So I've been thinking about this notion of "author brand," specifically why I resisted the very notion of branding, because oh, sweet fancy Moses, I did! Until, like, this week.
I'm a person, not a brand.
I feared that by branding my writing, I'd be forever locking myself into a set of parameters.
And frankly, the whole exercise seemed like a lot of work for...what, exactly? I wasn't sure.
Then branding was described to me as a way to tell readers what sort of thing they can expect if they've never read one of my books. If, say, they're just wandering around the interwebs and see my name and venture over to my website.
So okay, thinks I, that's a reason I can understand, so let's give this branding thing a shot.
And as I suspected, it wasn't easy.
See, I spend lots of time and effort trying to find ways to make my characters and stories unique; I'm not used to looking for the common elements.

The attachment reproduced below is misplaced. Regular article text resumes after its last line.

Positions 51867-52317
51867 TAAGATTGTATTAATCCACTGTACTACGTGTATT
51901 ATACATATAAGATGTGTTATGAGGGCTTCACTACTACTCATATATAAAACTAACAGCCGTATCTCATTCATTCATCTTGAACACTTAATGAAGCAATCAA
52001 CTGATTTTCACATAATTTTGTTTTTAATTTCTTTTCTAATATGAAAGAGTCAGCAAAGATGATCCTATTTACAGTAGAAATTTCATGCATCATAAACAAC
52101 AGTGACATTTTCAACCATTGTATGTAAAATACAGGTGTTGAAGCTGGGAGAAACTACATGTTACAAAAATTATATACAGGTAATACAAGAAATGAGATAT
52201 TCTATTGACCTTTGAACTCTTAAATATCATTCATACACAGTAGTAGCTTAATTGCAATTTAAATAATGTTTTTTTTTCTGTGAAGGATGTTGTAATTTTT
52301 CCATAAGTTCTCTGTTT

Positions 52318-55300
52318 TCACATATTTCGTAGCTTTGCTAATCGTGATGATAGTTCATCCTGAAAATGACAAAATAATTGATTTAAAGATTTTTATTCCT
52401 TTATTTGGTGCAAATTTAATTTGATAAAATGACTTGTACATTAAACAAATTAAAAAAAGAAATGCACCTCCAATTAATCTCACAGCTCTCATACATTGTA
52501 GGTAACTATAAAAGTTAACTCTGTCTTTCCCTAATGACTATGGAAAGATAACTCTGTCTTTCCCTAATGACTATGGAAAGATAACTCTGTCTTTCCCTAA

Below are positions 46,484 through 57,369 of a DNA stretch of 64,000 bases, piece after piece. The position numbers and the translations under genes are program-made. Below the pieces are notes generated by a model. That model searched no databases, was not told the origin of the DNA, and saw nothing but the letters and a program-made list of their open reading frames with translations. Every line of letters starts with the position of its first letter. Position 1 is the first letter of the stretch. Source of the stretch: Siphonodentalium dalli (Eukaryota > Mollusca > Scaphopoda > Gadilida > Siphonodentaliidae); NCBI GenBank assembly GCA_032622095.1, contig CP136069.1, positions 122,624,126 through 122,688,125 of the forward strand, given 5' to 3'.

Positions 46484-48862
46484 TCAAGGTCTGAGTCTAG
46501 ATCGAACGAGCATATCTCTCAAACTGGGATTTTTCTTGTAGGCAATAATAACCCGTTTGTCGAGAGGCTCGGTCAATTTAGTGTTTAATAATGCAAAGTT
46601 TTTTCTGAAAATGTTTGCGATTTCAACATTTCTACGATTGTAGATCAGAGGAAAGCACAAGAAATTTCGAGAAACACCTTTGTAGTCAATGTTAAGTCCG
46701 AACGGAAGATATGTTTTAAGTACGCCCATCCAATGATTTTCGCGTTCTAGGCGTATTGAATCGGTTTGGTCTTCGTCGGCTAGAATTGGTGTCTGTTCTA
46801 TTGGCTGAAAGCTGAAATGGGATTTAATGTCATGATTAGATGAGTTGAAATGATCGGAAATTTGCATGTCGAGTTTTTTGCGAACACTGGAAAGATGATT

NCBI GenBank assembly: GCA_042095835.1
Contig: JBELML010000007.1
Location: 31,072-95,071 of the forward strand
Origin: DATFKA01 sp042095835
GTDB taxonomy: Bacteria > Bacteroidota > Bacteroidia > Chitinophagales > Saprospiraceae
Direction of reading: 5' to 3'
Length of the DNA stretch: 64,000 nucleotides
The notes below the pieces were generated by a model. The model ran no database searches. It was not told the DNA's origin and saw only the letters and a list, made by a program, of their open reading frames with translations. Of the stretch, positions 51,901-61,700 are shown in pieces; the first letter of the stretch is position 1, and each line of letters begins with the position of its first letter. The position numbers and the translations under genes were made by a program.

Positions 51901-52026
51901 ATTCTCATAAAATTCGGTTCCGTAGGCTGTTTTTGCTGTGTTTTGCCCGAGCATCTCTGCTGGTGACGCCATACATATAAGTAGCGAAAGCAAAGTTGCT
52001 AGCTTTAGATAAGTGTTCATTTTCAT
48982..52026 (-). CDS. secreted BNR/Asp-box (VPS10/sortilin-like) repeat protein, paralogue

I've written over 40 books and novellas in several different time periods, so it's not like I can pick just one setting for my brand description. Or one sort of character or story.
Finally, after coming up with something that sounded so generic as to be useless (or so I thought), I decided to take a look at the review quotes I've gathered over the years about my books, looking for common elements.
One thing stood out very clearly: my characters are "wonderful," "fantastic," "superbly drawn," "credible", "believable", etc. It's my people who make my work special. (And yeah, because I work really hard to make them credible, believable, etc.)
Apparently I'm also pretty good with intrigue.
And of course, I write romance, so there's going to be passion.
So, via research (how appropriate!), I've come up with three elements I can use to describe my author brand.
Now I'll have something else to add to my revised welcome page on my website.